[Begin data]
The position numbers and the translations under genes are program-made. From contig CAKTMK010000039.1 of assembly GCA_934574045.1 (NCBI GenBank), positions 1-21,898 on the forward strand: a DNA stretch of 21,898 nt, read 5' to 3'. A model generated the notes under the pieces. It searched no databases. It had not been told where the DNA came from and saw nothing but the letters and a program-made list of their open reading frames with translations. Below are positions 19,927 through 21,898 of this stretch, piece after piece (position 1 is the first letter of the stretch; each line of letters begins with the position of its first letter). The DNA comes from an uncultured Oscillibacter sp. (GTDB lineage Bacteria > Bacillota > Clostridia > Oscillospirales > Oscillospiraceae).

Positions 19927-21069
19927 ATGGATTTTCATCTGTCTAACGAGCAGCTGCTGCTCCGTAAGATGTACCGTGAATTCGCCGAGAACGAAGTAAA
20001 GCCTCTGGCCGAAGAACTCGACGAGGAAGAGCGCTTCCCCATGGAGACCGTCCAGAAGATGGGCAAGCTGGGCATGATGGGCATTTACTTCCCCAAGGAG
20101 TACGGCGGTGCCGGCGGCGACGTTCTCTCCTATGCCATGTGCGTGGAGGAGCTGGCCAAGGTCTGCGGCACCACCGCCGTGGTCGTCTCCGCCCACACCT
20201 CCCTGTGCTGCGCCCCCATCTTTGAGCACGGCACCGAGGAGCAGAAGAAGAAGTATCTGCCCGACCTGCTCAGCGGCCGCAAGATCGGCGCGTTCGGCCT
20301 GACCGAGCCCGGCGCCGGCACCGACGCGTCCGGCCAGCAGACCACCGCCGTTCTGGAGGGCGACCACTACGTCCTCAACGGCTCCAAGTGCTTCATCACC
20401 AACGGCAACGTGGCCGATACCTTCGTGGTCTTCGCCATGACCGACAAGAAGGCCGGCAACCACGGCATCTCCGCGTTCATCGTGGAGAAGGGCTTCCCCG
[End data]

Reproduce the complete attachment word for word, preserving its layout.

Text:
The position numbers and the translations under genes are program-made. From contig CAKTMK010000039.1 of assembly GCA_934574045.1 (NCBI GenBank), positions 1-21,898 on the forward strand: a DNA stretch of 21,898 nt, read 5' to 3'. A model generated the notes under the pieces. It searched no databases. It had not been told where the DNA came from and saw nothing but the letters and a program-made list of their open reading frames with translations. Below are positions 19,927 through 21,898 of this stretch, piece after piece (position 1 is the first letter of the stretch; each line of letters begins with the position of its first letter). The DNA comes from an uncultured Oscillibacter sp. (GTDB lineage Bacteria > Bacillota > Clostridia > Oscillospirales > Oscillospiraceae).

Positions 19927-21069
19927 ATGGATTTTCATCTGTCTAACGAGCAGCTGCTGCTCCGTAAGATGTACCGTGAATTCGCCGAGAACGAAGTAAA
20001 GCCTCTGGCCGAAGAACTCGACGAGGAAGAGCGCTTCCCCATGGAGACCGTCCAGAAGATGGGCAAGCTGGGCATGATGGGCATTTACTTCCCCAAGGAG
20101 TACGGCGGTGCCGGCGGCGACGTTCTCTCCTATGCCATGTGCGTGGAGGAGCTGGCCAAGGTCTGCGGCACCACCGCCGTGGTCGTCTCCGCCCACACCT
20201 CCCTGTGCTGCGCCCCCATCTTTGAGCACGGCACCGAGGAGCAGAAGAAGAAGTATCTGCCCGACCTGCTCAGCGGCCGCAAGATCGGCGCGTTCGGCCT
20301 GACCGAGCCCGGCGCCGGCACCGACGCGTCCGGCCAGCAGACCACCGCCGTTCTGGAGGGCGACCACTACGTCCTCAACGGCTCCAAGTGCTTCATCACC
20401 AACGGCAACGTGGCCGATACCTTCGTGGTCTTCGCCATGACCGACAAGAAGGCCGGCAACCACGGCATCTCCGCGTTCATCGTGGAGAAGGGCTTCCCCG